Missouri and Louisiana inched closer toward banning transition care for trans youth, building upon a tsunami of state efforts to restrict access to puberty blockers, hormone therapies, and reassignment surgeries.
The majority of state-led initiatives restricting gender-affirming care have applied to minors, with many voices on the right concerned over what they argue is abuse with far more risks than benefits to a child’s mental and physical wellbeing.
But those arguments run counter to messaging from major medical organizations such as the American Academy of Pediatrics and the American Psychiatric Association, which support using treatments like puberty blockers as ‘medically necessary’.
Missouri’s Republican Gov Mike Parson signed a bill into law on Wednesday that prohibits doctors from performing gender transition surgeries or prescribing hormone therapy or other drugs for gender transition to under-18s.
Meanwhile, in Louisiana, the state senate resurrected a once-presumed-dead bill banning hormone treatments, transition surgeries, and puberty blockers for trans minors there.
At least 20 states have taken steps to restrict or fully ban transition healthcare for trans youth
Most youth who have spoken with mental health professionals and caregivers and decide to transition with a start with puberty blockers (shown) medically
The fight over transgender healthcare access reached a fever pitch in early 2022 when Texas’ Republican Gov Greg Abbott issued a state-wide order that parents found to be sanctioning transition care for their children could be investigated for child abuse.
The investigations ordered by Gov Abbott were the first of their kind and jumpstarted a fight over healthcare specifically.
Louisiana Republicans resuscitated the bill after a failed attempt last month to advance it out of committee for a full vote.
The legislation passed in the Senate largely along party lines by a vote of 29 to 10 and will return to the House floor for one final vote, where it is expected to succeed before landing on Gov John Bel Edwards’ desk.
While the House is almost guaranteed to send the legislation to the governor’s office, it is unclear whether Mr Edwards will sign it into law.
Edwards is a Democrat – a conservative one but a Democrat nonetheless – who once rejected a measure that would have barred transgender girls and women from participating on sports teams that match their gender identity.
Gov Edwards billed it as ‘discrimination’ and a ‘solution in search of a problem that simply does not exist in Louisiana’. More recently, Edwards chose not to block a similar measure from becoming law.
But even if Gov Edwards rejects the bill if and when it is sent to his desk, it might not make a difference.
The measure passed out of the GOP-controlled legislature by such a wide margin that it could override a veto from Edwards.
In Missouri, meanwhile, healthcare providers will be prohibited from prescribing transition services to minors starting August 28.
Gov Parson said on Wednesday: ‘We support everyone’s right to his or her own pursuit of happiness; however, we must protect children from making life-altering decisions that they could come to regret in adulthood once they have physically and emotionally matured.’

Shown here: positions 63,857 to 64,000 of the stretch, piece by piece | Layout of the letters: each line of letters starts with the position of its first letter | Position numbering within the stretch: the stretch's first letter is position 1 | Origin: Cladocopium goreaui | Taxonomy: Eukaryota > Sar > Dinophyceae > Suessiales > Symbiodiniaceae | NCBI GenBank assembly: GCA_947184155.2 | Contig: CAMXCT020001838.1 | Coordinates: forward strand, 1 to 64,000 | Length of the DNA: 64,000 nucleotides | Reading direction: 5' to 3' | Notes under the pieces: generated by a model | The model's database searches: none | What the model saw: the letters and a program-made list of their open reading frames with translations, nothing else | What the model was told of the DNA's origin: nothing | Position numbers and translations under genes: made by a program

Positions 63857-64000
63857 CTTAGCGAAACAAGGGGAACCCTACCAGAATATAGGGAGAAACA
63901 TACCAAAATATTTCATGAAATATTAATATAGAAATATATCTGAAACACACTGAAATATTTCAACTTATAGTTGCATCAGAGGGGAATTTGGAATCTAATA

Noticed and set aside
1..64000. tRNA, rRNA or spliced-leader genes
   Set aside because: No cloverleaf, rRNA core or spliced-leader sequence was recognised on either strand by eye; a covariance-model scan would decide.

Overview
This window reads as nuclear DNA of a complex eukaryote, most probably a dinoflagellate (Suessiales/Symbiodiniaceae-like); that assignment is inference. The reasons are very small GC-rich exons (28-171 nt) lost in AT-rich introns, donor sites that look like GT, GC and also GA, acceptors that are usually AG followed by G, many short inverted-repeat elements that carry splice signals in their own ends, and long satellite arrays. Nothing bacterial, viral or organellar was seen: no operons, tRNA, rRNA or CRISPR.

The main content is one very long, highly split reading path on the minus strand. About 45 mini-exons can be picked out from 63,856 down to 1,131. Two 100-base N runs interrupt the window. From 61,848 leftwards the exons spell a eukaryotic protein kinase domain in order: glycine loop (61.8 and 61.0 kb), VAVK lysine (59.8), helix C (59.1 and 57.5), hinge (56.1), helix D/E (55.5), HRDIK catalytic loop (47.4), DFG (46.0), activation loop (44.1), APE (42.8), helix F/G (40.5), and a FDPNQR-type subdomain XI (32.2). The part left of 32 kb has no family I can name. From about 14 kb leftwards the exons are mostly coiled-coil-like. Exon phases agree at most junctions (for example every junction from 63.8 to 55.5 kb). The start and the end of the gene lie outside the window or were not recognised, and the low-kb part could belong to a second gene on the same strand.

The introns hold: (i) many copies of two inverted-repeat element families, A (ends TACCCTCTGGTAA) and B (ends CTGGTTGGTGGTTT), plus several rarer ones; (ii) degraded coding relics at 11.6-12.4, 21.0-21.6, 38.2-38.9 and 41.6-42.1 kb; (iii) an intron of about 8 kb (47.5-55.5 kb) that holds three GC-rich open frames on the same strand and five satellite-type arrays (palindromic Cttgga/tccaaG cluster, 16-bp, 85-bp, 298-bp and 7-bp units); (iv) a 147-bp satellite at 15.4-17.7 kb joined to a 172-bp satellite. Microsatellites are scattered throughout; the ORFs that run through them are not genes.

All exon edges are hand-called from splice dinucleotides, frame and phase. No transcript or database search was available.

He further characterized transition care as ‘harmful, irreversible treatments and procedures’.
Gov Parson added: ‘These decisions have permanent consequences for life and should not be made by impressionable children who may be in crisis or influenced by the political persuasions of others.’
Trans rights advocates have slammed Missouri’s new law, calling it ‘deceitful’, ‘cruel’, and a ‘shameful abuse of power’.
The American Civil Liberties Union of Missouri said: ‘While the government pushed this deceitful bill behind the guise of protecting children… This law strips patients and parents of their rights.
It requires that the uninformed opinions of politicians dictate decisions related to medical treatment based on consent informed by medical professionals.’
Transgender healthcare services and access to them have become a leading culture war issue, with those leaning conservative more likely to oppose a minor’s authority to make a life-altering decision such as removing breasts or suppressing testosterone.
Some evidence shows that youth experiencing gender dysphoria came to accept their bodies and biological sex without medical intervention.
Dr Riittakerttu Kaltiala, a Finnish child and adolescent psychiatrist described as an expert in pediatric transition care, said in February that ‘four out of five’ trans youth grow out of it.
At the same time, Dutch researchers found that the vast majority of people who begin transitioning in their youth continue with the care into adulthood.
Researchers considered data from 720 trans youth ranging in age at the start from 13 to 17 who visited the gender identity clinic of Amsterdam UMC for puberty-blocking drugs. Ninety-eight percent of the trans youth continued on to take hormone therapies to continue their transition.
The Food and Drug Administration approved puberty blockers 30 years ago to treat children with precocious puberty, which causes sexual development to begin much earlier than usual.
Sex hormones — synthetic forms of estrogen and testosterone — were approved decades ago to treat hormone disorders or as birth control pills.
The FDA has not approved the medications specifically to treat gender-questioning youth, but they have been used for many years for ‘off-label,’ a common and accepted practice for many medical conditions.